Monday, May 31, 2010

The Greatest Brazilian

During the (almost) 59 years of his reign he’d rise daily at 7, seldom retire before 2, and spend the vast majority of his 19 waking hours attending to affairs of state. No Brazilian politician has ever worked longer, or harder, at governing the nation. He inherited an empire on the verge of collapse and left it a place of political stability. Brazil, in his time, was distinguished for freedom of speech, respect for civil rights and vibrant economic growth. He was Pedro II, the last emperor of Brazil, and the very epitome of a philosopher-king.
Here’s his earliest surviving picture. It was taken in 1848, when he was just 22 years old.
In addition to Portuguese, Pedro could read and speak Latin, French, German, English, Italian, Spanish, Greek, Arabic, Hebrew, Sanskrit, Mandarin, Occitan and Tupi-Guarani.
His library contained more than 60,000 volumes - and he was reputed to have read every one of them. His palace contained a photo lab, another lab dedicated to chemistry and physics, and an astronomical observatory.
In addition to the sciences, he loved literature, poetry, art and music.
He won the respect and admiration of scholars such as Charles Darwin, Victor Hugo and Friedrich Nietzsche. He was a friend to Richard Wagner, Louis Pasteur and Henry Wadsworth Longfellow. He was elected a member of the Royal Society, The Russian Academy of Sciences, The American Geographic Society and the French Academy of Sciences, an honor previously granted to only two other heads of state: Peter the Great and Napoleon Bonaparte.
He financed the creation of the Institute Pasteur
and helped underwrite the construction of Wagner's Bayreuth Festspielhaus.
It was said of him that he kept his emotions under iron discipline, that he was never rude and never lost his temper. He was exceptionally discreet in words and cautious in action. He was diligent in appointing only highly-qualified candidates to positions in the government, insisted that every politician put in a workday of at least eight hours, and sought to curb corruption.
Here you see him with the weight of his years and his troubles upon him. This photo was shot shortly before he was deposed and sent into exile.
What brought him down?
He hated the practice, called it a “national shame”, never owned slaves of his own, but he couldn’t abolish slavery by imperial decree because his was a constitutional monarchy.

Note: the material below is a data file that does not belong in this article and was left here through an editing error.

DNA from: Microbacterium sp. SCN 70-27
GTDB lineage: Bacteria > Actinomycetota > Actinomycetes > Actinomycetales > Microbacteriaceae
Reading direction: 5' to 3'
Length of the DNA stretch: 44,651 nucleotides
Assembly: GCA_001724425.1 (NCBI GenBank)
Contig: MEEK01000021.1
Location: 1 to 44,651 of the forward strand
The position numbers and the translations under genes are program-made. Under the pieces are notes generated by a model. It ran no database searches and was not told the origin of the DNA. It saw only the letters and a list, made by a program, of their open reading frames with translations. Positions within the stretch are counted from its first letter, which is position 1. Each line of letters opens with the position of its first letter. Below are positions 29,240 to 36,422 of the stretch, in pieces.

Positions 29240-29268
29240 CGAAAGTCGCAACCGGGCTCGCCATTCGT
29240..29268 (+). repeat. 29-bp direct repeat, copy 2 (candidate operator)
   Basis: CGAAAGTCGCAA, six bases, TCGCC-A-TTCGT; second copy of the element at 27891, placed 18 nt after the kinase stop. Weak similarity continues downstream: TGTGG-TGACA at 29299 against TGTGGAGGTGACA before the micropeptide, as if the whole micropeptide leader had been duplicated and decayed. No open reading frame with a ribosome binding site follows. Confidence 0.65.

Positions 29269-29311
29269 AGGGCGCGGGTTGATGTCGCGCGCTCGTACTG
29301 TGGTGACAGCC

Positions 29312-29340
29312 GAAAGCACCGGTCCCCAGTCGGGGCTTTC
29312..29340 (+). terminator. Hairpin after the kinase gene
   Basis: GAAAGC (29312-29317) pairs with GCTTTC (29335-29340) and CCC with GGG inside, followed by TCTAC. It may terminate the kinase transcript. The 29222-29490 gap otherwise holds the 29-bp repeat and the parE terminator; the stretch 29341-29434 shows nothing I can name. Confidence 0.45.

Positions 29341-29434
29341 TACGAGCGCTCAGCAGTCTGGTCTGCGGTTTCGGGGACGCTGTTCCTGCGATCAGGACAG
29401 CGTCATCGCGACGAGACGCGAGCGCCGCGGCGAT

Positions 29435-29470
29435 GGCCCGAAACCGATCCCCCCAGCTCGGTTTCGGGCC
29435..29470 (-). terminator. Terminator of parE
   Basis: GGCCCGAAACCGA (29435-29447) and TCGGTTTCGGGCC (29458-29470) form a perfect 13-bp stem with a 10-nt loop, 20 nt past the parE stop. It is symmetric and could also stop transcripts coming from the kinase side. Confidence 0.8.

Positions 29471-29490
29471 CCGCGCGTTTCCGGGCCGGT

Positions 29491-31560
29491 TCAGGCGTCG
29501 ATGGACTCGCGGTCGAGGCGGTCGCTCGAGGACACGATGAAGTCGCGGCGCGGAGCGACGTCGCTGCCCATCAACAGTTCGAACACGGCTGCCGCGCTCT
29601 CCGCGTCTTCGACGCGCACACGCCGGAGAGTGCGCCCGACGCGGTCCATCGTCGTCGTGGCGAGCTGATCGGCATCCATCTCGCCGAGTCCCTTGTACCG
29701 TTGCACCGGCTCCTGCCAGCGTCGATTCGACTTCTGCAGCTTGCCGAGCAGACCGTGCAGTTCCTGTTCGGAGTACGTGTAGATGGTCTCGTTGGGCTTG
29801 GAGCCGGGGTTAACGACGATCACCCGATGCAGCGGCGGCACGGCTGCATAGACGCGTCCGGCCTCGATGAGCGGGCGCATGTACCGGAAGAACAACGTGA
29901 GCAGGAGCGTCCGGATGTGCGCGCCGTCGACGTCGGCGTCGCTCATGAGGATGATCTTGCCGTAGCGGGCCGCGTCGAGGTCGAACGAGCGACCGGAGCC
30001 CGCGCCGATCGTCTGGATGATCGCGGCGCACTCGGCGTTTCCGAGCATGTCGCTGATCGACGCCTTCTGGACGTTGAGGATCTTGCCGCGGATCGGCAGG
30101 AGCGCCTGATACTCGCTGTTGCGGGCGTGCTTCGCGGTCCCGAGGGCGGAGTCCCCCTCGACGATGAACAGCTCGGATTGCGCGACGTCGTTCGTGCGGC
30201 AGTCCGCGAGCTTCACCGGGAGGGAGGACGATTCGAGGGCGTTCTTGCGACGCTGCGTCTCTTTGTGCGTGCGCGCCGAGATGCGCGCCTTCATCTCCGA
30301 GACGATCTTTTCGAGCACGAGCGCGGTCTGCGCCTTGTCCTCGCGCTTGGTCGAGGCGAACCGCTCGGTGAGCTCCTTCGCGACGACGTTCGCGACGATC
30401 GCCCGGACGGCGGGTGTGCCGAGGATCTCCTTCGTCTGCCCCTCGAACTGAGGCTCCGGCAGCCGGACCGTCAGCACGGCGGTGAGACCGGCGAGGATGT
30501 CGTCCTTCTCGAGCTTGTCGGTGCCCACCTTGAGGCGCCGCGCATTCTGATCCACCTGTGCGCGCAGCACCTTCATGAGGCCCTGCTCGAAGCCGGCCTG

Nevertheless, he spent years struggling against it.
But, when he finally succeeded, the rich and powerful coffee farmers had a fit.
They regarded emancipation as confiscation of their personal property and launched a coup, a unique instance of a successful monarch overthrown despite the love of his people and at the pinnacle of his popularity.
When he heard the news of his deposition (15 November, 1889) Pedro simply commented: "If it is so, it will be my retirement. I have worked too hard and I am tired. I will go rest then."
This is the last photo of the imperial family in Brazil

His last years were spent in Paris, where he lived in modest circumstances and in cheap hotels.
One very cold day he took a long drive in an open carriage along the Seine. He felt ill, contracted pneumonia and died at  00:35 a.m. on  December 5, 1891.His last words were, "May God grant me these last wishes—peace and prosperity for Brazil..."While his body was being prepared for burial, a sealed package was found in the room. Next to it there was a message in Pedro’s own hand: "It is soil from my country, I wish it to be placed in my coffin in case I die away from my fatherland."
The package contained earth from every Brazilian province. In accordance with his wishes, it was placed inside the coffin.
This is the last picture of Pedro II, taken on the day after his death, December 6, 1891. You see him clad in the dress uniform of a Marshall of the Brazilian Army. The book beneath his head symbolized that his mind rested upon knowledge, even in death.
The establishment of the republic began a long downhill slide for Brazil. The country slipped into a period of anarchy, dictatorship and economic crises from which it has only recently recovered.

Winston Churchill quipped that democracy is the worst form of government except for all the others.
In The Republic, Plato has Socrates steering us toward a benevolent monarchy as the best form of government.
Study the life of Pedro II.